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Testimony of an Irish Slave Girl
By Kate McCafferty

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Testimony of an Irish Slave Girl
By Kate McCafferty
ISIS Large Print, (2004)
ISBN: 0-7531-7213-5
Genre: Historical Fiction

Reviewed by Simone Bonim - January 3, 2005

Lost in the pages of history is the fact that from the mid 1500's to the mid 1600's thousands of Irish men and women where forcibly removed from their homes by the British and sent into slavery to work on plantations in Barbados. Technically, these individuals were not slaves. Rather, they were deemed to be indentured servants who simply had to serve a set period of time after which they would be automatically free. Reality, however, was far different. These were people who were forcibly removed from their homes and sent across the sea, and then once indentured to their 'masters' they could be used and abused without recourse. Worse, their 'masters' could extend their indenture for almost any reason.

By comparison, most of the indentured servants that arrived in the British American colony came voluntarily, knowing that they would have to work a fixed period of time in exchange for their employer paying their passage to the Americas. In most cases, these indentured servants were a treated well and many men received a grant of land when their indenture was over. The Irish that were sent to Barbados were forced into indentured servitude, without any benefit to themselves. Worse, they were treated, from their arrival, in the same manner as those enslaved in Africa - including being bought and sold like cattle.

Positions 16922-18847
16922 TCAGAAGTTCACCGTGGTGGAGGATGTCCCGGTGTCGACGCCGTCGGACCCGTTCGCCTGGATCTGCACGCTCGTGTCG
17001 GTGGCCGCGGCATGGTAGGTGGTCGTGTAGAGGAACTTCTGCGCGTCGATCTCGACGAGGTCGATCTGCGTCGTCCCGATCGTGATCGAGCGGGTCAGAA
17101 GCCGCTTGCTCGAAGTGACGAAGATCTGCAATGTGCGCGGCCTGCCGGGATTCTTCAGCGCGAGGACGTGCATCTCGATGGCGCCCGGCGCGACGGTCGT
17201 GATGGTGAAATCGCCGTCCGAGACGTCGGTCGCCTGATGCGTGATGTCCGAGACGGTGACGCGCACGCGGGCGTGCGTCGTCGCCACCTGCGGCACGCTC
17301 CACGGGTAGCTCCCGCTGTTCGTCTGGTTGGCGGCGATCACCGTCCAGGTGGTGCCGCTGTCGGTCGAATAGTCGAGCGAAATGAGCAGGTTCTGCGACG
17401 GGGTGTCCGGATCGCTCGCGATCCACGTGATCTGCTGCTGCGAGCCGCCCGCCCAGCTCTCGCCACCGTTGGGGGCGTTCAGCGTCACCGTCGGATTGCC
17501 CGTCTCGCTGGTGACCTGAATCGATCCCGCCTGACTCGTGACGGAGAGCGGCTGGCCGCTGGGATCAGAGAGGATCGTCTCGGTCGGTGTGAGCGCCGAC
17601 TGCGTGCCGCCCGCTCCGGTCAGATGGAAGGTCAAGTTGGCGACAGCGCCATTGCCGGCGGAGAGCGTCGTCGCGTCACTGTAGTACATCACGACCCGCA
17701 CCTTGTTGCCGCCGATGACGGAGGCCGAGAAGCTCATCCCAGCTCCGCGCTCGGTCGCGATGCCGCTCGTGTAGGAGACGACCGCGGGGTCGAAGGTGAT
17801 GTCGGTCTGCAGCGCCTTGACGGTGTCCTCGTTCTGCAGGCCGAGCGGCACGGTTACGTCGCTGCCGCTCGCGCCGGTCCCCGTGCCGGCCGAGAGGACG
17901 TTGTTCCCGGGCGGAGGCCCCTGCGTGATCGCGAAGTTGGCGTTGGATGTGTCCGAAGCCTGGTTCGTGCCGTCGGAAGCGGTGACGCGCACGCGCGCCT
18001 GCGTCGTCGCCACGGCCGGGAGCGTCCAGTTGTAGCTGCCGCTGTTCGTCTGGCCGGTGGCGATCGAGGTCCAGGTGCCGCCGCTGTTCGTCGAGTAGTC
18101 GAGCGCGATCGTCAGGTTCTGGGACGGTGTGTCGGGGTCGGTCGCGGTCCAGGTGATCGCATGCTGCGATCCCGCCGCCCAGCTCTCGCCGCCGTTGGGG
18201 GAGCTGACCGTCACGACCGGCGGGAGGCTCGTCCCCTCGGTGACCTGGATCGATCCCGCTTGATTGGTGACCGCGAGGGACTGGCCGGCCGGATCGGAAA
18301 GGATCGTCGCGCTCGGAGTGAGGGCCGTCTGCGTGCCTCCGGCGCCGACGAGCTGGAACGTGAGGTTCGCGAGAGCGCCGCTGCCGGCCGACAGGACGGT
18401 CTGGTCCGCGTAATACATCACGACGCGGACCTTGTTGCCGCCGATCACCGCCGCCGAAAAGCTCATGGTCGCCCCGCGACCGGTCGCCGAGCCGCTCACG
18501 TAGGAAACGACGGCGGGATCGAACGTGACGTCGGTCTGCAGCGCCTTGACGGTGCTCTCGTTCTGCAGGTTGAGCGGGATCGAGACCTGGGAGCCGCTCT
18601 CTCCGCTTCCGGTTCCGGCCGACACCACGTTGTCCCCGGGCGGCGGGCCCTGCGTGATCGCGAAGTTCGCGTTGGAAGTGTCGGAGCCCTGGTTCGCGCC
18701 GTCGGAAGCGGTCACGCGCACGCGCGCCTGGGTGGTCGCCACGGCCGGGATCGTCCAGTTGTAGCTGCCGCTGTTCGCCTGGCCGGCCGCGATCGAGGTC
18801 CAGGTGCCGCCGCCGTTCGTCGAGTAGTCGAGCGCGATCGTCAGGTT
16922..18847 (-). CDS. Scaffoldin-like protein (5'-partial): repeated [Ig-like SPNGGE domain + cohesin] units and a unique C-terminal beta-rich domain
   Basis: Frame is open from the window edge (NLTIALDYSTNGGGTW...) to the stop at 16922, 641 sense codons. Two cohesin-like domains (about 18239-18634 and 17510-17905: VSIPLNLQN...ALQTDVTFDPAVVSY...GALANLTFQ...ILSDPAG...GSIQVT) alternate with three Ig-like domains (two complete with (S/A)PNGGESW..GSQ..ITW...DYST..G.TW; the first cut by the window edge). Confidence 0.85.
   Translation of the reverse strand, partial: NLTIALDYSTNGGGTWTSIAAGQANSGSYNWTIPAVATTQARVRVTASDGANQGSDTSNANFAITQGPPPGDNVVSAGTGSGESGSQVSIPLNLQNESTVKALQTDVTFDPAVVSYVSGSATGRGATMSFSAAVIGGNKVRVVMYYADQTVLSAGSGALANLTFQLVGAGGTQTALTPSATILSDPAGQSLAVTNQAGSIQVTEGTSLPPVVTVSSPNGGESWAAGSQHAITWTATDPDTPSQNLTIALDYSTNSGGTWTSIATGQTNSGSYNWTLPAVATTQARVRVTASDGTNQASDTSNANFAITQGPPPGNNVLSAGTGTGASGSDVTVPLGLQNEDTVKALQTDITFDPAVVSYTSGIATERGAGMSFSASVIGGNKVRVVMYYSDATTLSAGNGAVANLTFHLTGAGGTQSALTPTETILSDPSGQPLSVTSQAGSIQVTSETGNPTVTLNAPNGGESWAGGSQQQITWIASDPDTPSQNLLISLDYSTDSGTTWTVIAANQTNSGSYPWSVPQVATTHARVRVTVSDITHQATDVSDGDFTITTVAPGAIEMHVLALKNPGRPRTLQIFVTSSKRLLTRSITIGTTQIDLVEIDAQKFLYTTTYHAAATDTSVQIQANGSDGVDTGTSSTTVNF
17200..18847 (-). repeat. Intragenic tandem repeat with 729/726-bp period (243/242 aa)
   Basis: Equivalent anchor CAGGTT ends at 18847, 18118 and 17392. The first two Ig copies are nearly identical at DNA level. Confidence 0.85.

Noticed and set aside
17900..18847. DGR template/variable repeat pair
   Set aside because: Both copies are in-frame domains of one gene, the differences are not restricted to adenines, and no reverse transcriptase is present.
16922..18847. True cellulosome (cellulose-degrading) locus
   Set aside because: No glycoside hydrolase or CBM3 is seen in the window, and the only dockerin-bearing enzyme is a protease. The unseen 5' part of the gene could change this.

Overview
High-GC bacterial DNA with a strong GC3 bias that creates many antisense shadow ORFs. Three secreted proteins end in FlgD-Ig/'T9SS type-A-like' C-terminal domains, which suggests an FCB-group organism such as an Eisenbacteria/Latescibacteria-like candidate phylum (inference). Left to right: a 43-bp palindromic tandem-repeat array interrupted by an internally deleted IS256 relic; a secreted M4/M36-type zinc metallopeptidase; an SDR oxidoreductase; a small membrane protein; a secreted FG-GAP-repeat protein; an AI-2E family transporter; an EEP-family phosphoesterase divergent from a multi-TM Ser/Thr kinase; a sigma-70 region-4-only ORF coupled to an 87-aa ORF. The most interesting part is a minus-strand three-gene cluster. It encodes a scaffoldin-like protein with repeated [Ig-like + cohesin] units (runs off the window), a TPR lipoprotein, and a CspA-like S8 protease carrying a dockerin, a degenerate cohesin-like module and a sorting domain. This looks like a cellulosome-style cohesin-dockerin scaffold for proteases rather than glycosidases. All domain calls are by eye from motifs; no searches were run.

Kate McCafferty has used this historical incident as the backdrop for her new novel, Testimony of an Irish Slave Girl. Although a work of fiction, McCafferty provides a telling and far-reaching overview of the reasons that the British chose to send these thousands of unwilling workers to Barbados and why their treatment there differed so greatly from that of British indentured servants working in the American colony to the north.

McCafferty uses, as the backdrop for the story, a failed slave revolt that had been carried out by a group of Irish and African slaves. Married to the rebel leader of the African slaves, Cot Daley is taken into custody after the revolt was quashed and incarcerated in Speightstown Goal. Testimony of an Irish Slave Girl is set in 1675 and it purports to be the testimony that Daley gave to Peter Coote, the prison's doctor, concerning her life's history. Born in Galway Ireland, Daley was only ten-years-old when she was captured and sent to Barbados. The bulk of Daley's testimony naturally concerns her life on the Island and included vivid descriptions of the hardship she endured and the atrocities she witnessed.

This is a compelling story that provides a glimpse of what life might have been like for those forced to labor for the British plantation owners in Barbados throughout the 16th and 17th centuries. McCafferty's choice of telling this tale almost exclusively through Daley's testimony is a bit off-putting as it greatly narrows the focus of the tale. I also find it improbable that someone in Daley's position and with her education would have been as articulate or informed as McCafferty has her. Nonetheless, this is a highly charged and fascinating story that I recommend, both on its historical content and for its literary merits. McCafferty writes in a graceful prose that is as impassioned as it is artistic.

Testimony of an Irish Slave Girl can be purchased directly from Ulverscroft, the parent company of ISIS Large Print.

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